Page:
3. What’s your most unrealistic ambition?

I’ve always found it hard to watch people suffer, which has led to a career of attempting to fix them and their problems. In the past few years it has dawned on me that people are essentially unfixable. Or at least, they have to do it all by themselves. No amount of help and support from me will ever change another human being by as much as an atom, unless they are absolutely determined to make a difference to their own lives. In fact, personal change is extremely hard to accomplish at all, even with good will and tenacity. I would have loved to make everybody I’ve come into contact with that little bit happier and wiser, but I rather think it was too much to hope for.

4. What makes you angry?

I really hate the way internet forums promote pathologically vicious and unkind attacks on people and ideas. It’s scary, the level of hatred and malice that people will bring forth under cover of anonymity, and defend as the right to ‘to have an opinion’. Derren Brown, who performs some very interesting psychological experiments on television set up a mock game show, in which a studio audience decided what would happen to some hapless individual whose evening out was being transmitted to them via webcam. Repeatedly, Brown offered the audience the choice of making a nice thing or an unpleasant thing happen to him. In fact it was the audience on trial, as every single time, they chose the unpleasant thing and took delight in the stooge’s suffering, right up to the point where he was run over by a car. Derren Brown was pointing out how easily the mob mentality takes hold of a crowd, how they egg each other on and ratchet up the suffering. It’s the sort of thing I think we ought to be horrified by, (and Derren Brown made the point brilliantly) not encourage as acceptable and ordinary behaviour.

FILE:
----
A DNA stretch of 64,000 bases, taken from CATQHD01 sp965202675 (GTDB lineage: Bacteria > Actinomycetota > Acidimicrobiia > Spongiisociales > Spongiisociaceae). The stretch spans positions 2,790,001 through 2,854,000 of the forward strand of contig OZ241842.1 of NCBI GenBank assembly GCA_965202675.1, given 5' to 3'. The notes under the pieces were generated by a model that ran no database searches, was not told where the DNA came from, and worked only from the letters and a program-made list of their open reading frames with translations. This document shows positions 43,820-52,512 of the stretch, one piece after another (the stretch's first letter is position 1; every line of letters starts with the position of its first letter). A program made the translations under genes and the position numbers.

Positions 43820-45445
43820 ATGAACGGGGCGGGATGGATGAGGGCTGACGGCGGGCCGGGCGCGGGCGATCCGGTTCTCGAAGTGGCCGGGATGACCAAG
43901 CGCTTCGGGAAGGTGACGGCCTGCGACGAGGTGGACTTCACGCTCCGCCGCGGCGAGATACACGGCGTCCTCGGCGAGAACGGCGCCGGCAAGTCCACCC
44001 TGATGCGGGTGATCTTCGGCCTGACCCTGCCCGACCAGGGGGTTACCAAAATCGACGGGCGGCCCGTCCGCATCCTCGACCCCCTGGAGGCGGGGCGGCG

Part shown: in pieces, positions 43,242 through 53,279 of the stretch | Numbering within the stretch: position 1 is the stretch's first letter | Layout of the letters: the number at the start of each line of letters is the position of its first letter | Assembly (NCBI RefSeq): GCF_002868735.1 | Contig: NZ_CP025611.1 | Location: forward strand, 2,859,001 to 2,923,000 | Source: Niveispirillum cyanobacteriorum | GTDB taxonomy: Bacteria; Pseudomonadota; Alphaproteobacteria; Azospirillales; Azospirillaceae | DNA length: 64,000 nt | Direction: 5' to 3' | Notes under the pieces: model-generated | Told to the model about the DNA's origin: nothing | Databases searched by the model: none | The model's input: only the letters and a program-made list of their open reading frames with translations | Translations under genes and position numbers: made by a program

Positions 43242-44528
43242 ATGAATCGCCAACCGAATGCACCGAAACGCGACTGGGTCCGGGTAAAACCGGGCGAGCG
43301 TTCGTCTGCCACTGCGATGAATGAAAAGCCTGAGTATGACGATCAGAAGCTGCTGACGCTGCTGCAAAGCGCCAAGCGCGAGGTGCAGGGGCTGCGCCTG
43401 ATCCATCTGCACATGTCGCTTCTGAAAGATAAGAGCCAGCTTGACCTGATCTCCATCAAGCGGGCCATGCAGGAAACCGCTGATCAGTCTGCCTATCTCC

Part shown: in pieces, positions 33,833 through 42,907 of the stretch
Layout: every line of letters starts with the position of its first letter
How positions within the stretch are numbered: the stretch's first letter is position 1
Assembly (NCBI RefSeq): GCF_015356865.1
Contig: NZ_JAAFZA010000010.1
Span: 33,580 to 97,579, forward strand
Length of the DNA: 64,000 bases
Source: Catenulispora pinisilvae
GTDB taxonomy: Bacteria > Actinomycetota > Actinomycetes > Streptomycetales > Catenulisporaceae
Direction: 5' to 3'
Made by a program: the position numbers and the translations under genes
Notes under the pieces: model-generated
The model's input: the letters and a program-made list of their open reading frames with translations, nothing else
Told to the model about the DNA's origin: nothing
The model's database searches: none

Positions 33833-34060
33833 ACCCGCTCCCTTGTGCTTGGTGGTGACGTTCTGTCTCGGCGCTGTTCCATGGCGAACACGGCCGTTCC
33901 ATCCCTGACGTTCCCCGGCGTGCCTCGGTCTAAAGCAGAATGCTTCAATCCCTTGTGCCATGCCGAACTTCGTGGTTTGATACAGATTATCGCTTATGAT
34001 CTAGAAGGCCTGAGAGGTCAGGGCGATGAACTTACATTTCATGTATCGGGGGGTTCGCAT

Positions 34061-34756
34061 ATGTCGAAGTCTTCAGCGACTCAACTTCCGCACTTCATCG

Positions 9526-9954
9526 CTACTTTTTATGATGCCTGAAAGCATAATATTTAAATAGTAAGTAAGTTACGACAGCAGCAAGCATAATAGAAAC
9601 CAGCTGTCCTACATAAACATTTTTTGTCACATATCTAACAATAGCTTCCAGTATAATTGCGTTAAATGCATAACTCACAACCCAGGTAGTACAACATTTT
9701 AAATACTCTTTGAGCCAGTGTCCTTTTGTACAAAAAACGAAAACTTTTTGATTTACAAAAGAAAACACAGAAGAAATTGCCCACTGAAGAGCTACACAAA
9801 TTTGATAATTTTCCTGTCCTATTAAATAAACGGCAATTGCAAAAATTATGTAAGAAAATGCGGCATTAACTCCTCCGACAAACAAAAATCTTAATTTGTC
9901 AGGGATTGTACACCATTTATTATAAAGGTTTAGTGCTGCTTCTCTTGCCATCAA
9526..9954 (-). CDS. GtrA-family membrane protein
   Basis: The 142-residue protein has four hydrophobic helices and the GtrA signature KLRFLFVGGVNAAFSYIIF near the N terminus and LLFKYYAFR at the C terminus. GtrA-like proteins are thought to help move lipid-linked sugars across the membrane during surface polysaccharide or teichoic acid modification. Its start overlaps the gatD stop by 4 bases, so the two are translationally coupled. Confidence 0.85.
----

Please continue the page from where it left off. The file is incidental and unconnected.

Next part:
5. What’s your biggest regret?

I will always be sorry not to have had another child. But it just was never an option, and I’ve been extremely lucky with the one I do have. It’s his 18th birthday today. *wipes away a happy tear*

6. Why do you like reading?

How long have you got?

7. Write a mini school report for the human race. What grade would you give us, and what suggestions for improvement?

In technology, continues to forge ahead, but has an unfortunate tendency to treat the humanities with disdain. Shows surprising strength and resilience in a crisis, but can be lacking sympathy and understanding when it comes to ordinary day-to-day woes. Still, alas, a tendency to lash out with violence when thwarted, rather than stop, think, and use words to resolve issues. Overly concerned with the superficial and the short-term, in a way that belies the genuine intelligence and wisdom that teachers know are readily available. Resistant to change when it comes to long-term flaws and failings. C+

Now I’m supposed to create 7 questions and tag 7 people.

1. What do you think of literary prizes? Good idea or bad?

2. If you could write any sort of book, what would you write?

3. Describe your ideal home library/study.

4. Name two new authors whose work you think will last the test of time, and explain your choices.

5. Which books do you hope to get for Christmas?

6.  What’s the last book you did not finish and why?

7. Would you accept 20 books that were absolutely perfect for you and dependably brilliant reads, if they were also the last 20 books you could ever acquire?

And tagging, hmmm, let’s try to find people who are newish about here: Desperate Reader, Bellezza, Helen, Nooks & Crannies, Miss Darcy, Mrs Carmichael and Karen. And anyone else who feels like it!